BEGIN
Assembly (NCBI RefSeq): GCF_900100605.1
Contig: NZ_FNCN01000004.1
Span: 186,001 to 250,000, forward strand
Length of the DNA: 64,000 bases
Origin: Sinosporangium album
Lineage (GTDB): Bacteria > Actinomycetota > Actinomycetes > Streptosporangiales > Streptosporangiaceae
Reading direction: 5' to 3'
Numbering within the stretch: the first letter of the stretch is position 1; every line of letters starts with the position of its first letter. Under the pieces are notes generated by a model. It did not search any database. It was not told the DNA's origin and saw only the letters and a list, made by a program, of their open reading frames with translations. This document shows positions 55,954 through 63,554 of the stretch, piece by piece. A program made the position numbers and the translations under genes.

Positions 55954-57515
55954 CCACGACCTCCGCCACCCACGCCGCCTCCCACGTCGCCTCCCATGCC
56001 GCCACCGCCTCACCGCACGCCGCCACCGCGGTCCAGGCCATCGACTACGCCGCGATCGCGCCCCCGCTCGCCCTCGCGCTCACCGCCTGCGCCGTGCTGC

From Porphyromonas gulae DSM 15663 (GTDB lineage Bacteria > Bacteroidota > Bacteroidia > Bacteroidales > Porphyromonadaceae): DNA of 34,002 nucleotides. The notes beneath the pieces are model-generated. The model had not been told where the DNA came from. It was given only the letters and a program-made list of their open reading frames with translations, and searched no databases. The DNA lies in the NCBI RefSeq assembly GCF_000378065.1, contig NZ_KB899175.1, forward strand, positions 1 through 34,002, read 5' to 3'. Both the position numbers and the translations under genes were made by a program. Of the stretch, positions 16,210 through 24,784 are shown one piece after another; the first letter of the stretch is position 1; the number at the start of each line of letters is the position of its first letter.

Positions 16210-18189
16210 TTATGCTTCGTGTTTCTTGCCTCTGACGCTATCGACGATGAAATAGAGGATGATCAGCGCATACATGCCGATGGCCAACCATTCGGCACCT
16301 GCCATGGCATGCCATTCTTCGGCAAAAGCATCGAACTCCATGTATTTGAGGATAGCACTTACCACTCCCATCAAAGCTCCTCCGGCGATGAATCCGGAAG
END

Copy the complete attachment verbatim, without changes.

Assembly (NCBI RefSeq): GCF_900100605.1
Contig: NZ_FNCN01000004.1
Span: 186,001 to 250,000, forward strand
Length of the DNA: 64,000 bases
Origin: Sinosporangium album
Lineage (GTDB): Bacteria > Actinomycetota > Actinomycetes > Streptosporangiales > Streptosporangiaceae
Reading direction: 5' to 3'
Numbering within the stretch: the first letter of the stretch is position 1; every line of letters starts with the position of its first letter. Under the pieces are notes generated by a model. It did not search any database. It was not told the DNA's origin and saw only the letters and a list, made by a program, of their open reading frames with translations. This document shows positions 55,954 through 63,554 of the stretch, piece by piece. A program made the position numbers and the translations under genes.

Positions 55954-57515
55954 CCACGACCTCCGCCACCCACGCCGCCTCCCACGTCGCCTCCCATGCC
56001 GCCACCGCCTCACCGCACGCCGCCACCGCGGTCCAGGCCATCGACTACGCCGCGATCGCGCCCCCGCTCGCCCTCGCGCTCACCGCCTGCGCCGTGCTGC

From Porphyromonas gulae DSM 15663 (GTDB lineage Bacteria > Bacteroidota > Bacteroidia > Bacteroidales > Porphyromonadaceae): DNA of 34,002 nucleotides. The notes beneath the pieces are model-generated. The model had not been told where the DNA came from. It was given only the letters and a program-made list of their open reading frames with translations, and searched no databases. The DNA lies in the NCBI RefSeq assembly GCF_000378065.1, contig NZ_KB899175.1, forward strand, positions 1 through 34,002, read 5' to 3'. Both the position numbers and the translations under genes were made by a program. Of the stretch, positions 16,210 through 24,784 are shown one piece after another; the first letter of the stretch is position 1; the number at the start of each line of letters is the position of its first letter.

Positions 16210-18189
16210 TTATGCTTCGTGTTTCTTGCCTCTGACGCTATCGACGATGAAATAGAGGATGATCAGCGCATACATGCCGATGGCCAACCATTCGGCACCT
16301 GCCATGGCATGCCATTCTTCGGCAAAAGCATCGAACTCCATGTATTTGAGGATAGCACTTACCACTCCCATCAAAGCTCCTCCGGCGATGAATCCGGAAG